Sunburn used to be the badge of courage. As kids, we’d get so sunburned detasseling corn and walking beans that our noses had a semi-permanent hard, crusty blister. Peeling was the early camouflage. We never wore caps. Caps weren’t cool. (Actually, they are cool, but not the type of “cool” we wanted.)
If anyone would have told us that we would be paying for this sun exposure later in life, they would have been ostracized. Even as late as last summer, I was still stripping down while mowing, proud of my suntan. But I was careful of my bald pate, giving it only half-an-hour of direct sun.
Stupid me. I’m paying the price now. This winter, I noticed some sore spots on the top of my head that I had picked at. (Don’t do that!) I showed Ginnie. She clicked her tongue, scolding, and ordered me to the dermatologist. I reluctantly obeyed.
The dermatologist’s name is Carol Menke. “Ah, ha!” I thought to myself. “A Menke. Local gal. I know a scad of Menkes.”
On the call to remind me of the appointment, the voice pronounced her name, “Menk.”
“Hmm,” I thought. “Have I been mispronouncing Menke all these years?”
Carol Menke was real nice. She carries a gun. I apologized for mispronouncing her name, and she laughed and said I was the second person that morning to apologize. “Miss Robo,” she said, “can’t pronounce Menke.” She then zapped the top of my head a couple of times with her freeze gun. Studying my head closer, she decided a couple of biopsies were in order.
A week later the verdict was in, “Squamous Cell Carcinomas.” Enter Dr. Cleveland, a nice guy, wielding a scalpel. I couldn’t see him working on the top of my head, but Ginnie, who went with me for moral support, said his hands flew, like they were trained—true sign of a professional.
Then we were sitting in the waiting room with the others Dr. Cleveland had operated on that morning. It was “Thursday Surgery”–six of us all together—nose, lips, ears, cheeks—waiting for pathology reports. We eyed each other and made small talk, “Nice lip you have there.”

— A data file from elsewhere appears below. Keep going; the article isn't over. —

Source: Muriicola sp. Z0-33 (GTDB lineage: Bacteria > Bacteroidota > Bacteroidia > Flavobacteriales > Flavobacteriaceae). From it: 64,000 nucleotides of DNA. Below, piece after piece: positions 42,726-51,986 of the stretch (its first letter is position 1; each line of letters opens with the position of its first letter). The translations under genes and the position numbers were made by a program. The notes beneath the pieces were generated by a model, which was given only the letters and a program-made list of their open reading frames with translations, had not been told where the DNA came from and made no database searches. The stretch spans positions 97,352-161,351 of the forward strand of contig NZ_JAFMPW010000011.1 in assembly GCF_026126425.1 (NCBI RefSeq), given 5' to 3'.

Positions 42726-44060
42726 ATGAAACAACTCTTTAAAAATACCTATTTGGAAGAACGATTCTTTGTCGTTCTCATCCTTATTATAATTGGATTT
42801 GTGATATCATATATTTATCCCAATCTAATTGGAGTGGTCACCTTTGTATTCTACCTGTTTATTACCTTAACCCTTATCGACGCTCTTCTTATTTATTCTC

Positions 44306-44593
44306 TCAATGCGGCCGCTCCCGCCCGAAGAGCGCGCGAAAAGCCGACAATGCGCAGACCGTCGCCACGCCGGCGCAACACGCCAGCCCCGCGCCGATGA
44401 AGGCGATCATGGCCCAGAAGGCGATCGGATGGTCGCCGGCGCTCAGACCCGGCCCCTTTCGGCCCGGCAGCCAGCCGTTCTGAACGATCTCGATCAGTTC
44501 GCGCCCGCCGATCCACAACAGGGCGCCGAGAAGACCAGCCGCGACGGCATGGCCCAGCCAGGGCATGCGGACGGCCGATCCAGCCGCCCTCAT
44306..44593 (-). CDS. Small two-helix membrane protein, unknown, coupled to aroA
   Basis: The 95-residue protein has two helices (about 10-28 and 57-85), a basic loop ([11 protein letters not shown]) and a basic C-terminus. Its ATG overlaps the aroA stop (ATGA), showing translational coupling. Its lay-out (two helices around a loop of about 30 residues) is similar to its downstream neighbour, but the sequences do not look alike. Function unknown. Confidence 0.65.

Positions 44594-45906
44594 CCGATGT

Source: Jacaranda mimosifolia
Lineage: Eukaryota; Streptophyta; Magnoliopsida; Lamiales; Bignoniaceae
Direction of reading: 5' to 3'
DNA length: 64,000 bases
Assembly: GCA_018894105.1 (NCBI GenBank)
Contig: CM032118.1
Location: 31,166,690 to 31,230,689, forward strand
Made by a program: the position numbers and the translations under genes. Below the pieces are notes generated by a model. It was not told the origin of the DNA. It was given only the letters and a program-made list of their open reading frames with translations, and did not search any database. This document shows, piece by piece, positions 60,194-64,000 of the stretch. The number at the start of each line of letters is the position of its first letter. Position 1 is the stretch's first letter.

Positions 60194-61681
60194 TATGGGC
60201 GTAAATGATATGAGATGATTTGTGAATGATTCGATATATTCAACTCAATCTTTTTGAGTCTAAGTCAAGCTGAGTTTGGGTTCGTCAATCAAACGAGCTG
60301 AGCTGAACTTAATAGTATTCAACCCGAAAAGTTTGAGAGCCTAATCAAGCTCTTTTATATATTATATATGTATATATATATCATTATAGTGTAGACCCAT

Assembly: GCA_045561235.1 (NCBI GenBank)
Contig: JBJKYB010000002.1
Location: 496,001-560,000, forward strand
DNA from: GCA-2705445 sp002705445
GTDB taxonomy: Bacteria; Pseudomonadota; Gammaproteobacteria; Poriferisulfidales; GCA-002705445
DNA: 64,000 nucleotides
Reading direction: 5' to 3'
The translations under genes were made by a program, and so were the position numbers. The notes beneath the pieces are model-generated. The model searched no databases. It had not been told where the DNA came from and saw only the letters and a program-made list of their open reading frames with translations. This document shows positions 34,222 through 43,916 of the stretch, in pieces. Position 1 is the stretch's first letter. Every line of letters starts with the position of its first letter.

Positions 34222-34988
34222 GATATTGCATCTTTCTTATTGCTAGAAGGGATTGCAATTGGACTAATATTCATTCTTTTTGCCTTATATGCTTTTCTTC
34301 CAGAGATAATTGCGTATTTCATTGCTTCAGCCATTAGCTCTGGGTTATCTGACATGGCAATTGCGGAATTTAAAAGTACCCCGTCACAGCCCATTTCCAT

“You, too, baldy.”
Ah, good news. Dr. Cleveland had gotten all the cancer (I knew he would) with the first cutting—sorta like hay.
Nearly 30 stitches later, my head feels like it’s in a vise. Dr. Cleveland said I had the most flexible scalp he’d seen in a while, aiding him in closing up the incisions. I never thought I’d be complimented for having a flexible scalp.
But I’m in downright pain. Oh, well. I need to be thankful it wasn’t melanoma.
The next day, Ginnie and I stopped at a restaurant that served liquor. I must admit, I had a fleeting thought (stinking thinking) of downing the tried-and-true pain killer—alcohol. When I told Ginnie, she had a conniption. Not to worry, I’m not about to blow 31 years of sobriety over a little, well, quite a lot of, pain.
We stopped at a convenience store for gas. I forgot to wear my cap, and a stranger asked me what happened to the top of my head. I told him I had some skin cancer removed. He told me that he had stage-4 pancreatic cancer, but that his prognosis was good. He then told me he would pray for me. I was a little taken aback—a complete stranger with stage-4 cancer saying he would pray for me, with simple skin cancer. I asked him his name. It was Bill. I prayed for Bill.
Guess what? I’m supposed to stay out of the sun. Shock, shock. In fact, Carol Menke (the lady with the gun) said I’m supposed to apply SPF-30 sun screen to all exposed skin every morning whether I’ll be out in the sun or not. This is such a far cry from the “badge-of-courage” sunburn of my youth. But she has the gun.
Let this be a lesson to all the sun bathers and tanning-booth users out there. (We have a landscaper—blonde, flat-top haircut, blue eyed, fair skin, no hat. He just laughs at me and goes about his sunburned business.) UV light, whether it be natural or man made, not only prematurely ages the skin, the largest organ of the body, but sets you up for future squamous-cell hell. Contrary to popular belief, pale skin is Holy-Grail skin!